PSC orders all water and sewer utilities to conduct cyber-threat assessment

MORGANTOWN— The state Public Service Commission has ordered all water and sewer utilities to conduct a cyber-threat vulnerability assessment within 60 days.

The order was issued Thursday as “a general investigation to examine water and sewer system cybersecurity.”

“Cyberattacks against water and sewer utilities are increasing throughout the United States,” the PSC said in the order. “Cyberattacks threaten the distribution of clean and safe drinking water to the public. In addition, cyberattacks can create significant costs to the public and the affected utilities. Vulnerability to cyberattacks threatens water and sewer service at all levels.”

Because these utilities are key segments of state infrastructure, the PSC said, improving cybersecurity for water and sewer utilities is a high priority.

The PSC offered several options for conducting the assessment.

One, the EPA and Department of Homeland Security Cybersecurity and Infrastructure Security Agency provide cybersecurity assessment programs at no cost. EPA also provides a tool that produces an assessment report and risk mitigation plan: the EPA Water Cybersecurity Assessment Tool.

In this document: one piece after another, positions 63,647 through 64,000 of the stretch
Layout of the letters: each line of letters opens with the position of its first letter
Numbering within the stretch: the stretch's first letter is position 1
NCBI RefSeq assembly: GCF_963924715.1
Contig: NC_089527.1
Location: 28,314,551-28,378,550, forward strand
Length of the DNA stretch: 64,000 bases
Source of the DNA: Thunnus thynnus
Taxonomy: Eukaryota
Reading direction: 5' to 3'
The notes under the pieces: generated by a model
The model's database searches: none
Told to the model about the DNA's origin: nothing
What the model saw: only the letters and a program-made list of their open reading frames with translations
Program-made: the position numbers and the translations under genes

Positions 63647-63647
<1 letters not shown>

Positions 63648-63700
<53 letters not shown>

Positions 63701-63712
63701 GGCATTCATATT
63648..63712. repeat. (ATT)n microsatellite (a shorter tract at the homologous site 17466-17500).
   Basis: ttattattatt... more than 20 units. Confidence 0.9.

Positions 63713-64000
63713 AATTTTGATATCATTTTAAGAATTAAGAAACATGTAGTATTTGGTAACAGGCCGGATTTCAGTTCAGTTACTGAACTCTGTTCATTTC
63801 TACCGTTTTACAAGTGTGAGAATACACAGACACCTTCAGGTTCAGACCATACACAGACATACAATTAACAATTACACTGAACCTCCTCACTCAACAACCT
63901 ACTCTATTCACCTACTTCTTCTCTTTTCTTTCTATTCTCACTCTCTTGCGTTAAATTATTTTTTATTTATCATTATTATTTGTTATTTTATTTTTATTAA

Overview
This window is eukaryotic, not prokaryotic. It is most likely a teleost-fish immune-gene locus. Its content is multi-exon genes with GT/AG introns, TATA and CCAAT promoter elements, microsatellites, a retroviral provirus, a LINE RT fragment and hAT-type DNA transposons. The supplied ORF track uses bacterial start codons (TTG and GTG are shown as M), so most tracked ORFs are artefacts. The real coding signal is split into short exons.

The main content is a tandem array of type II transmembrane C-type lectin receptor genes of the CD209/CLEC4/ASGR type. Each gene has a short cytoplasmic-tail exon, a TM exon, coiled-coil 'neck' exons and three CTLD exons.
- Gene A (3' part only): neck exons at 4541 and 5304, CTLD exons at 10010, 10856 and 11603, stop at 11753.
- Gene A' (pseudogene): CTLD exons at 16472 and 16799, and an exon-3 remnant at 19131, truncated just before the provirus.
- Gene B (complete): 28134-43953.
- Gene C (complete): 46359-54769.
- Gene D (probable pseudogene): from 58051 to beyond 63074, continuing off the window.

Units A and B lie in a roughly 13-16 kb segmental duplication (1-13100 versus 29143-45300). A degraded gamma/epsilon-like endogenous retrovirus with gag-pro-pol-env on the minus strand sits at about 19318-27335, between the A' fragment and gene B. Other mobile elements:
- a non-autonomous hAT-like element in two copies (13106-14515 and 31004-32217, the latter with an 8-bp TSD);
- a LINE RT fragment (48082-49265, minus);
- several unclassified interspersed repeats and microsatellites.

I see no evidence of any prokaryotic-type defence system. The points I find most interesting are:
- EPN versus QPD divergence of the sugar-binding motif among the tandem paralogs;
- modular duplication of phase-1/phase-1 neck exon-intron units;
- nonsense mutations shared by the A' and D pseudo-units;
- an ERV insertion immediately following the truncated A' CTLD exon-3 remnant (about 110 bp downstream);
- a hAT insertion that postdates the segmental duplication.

Two, the utility may contract with a third party for an assessment at its own cost.

In both cases, the utility must certify in a filing when and who performed the assessment. The PSC said it will not collect the results of the assessments nor any related documents.

And three, larger systems may already have threat-assessment policies and procedures in place. In that case, within 60 days the utility should certify that it has those in place, along with the date of the last assessment, and identify the individual or entity that performed the assessment.

Once they’re complete, utilities will be required to develop a plan to address cyber threats, and to designate an individual employee responsible for compliance with that plan and to attend cybersecurity training for water and sewer utilities. This will be addressed in a later PSC order in this case.

PSC Chairman Charlotte R. Lane said in the announcement of the investigation, “This is a seriously developing problem across the nation and the Public Service Commission wants to be in the forefront of helping assure the safety of data concerning utilities and their customers. These attacks are widespread and will become more common, we fear, as we rely more and more on computers in our daily lives and in running our businesses.”

Morgantown Utility Board told The Dominion Post on Friday that, given the order was just issued late Thursday, it is still evaluating the route MUB will take with respect to what entity it will retain to conduct the threat assessment.

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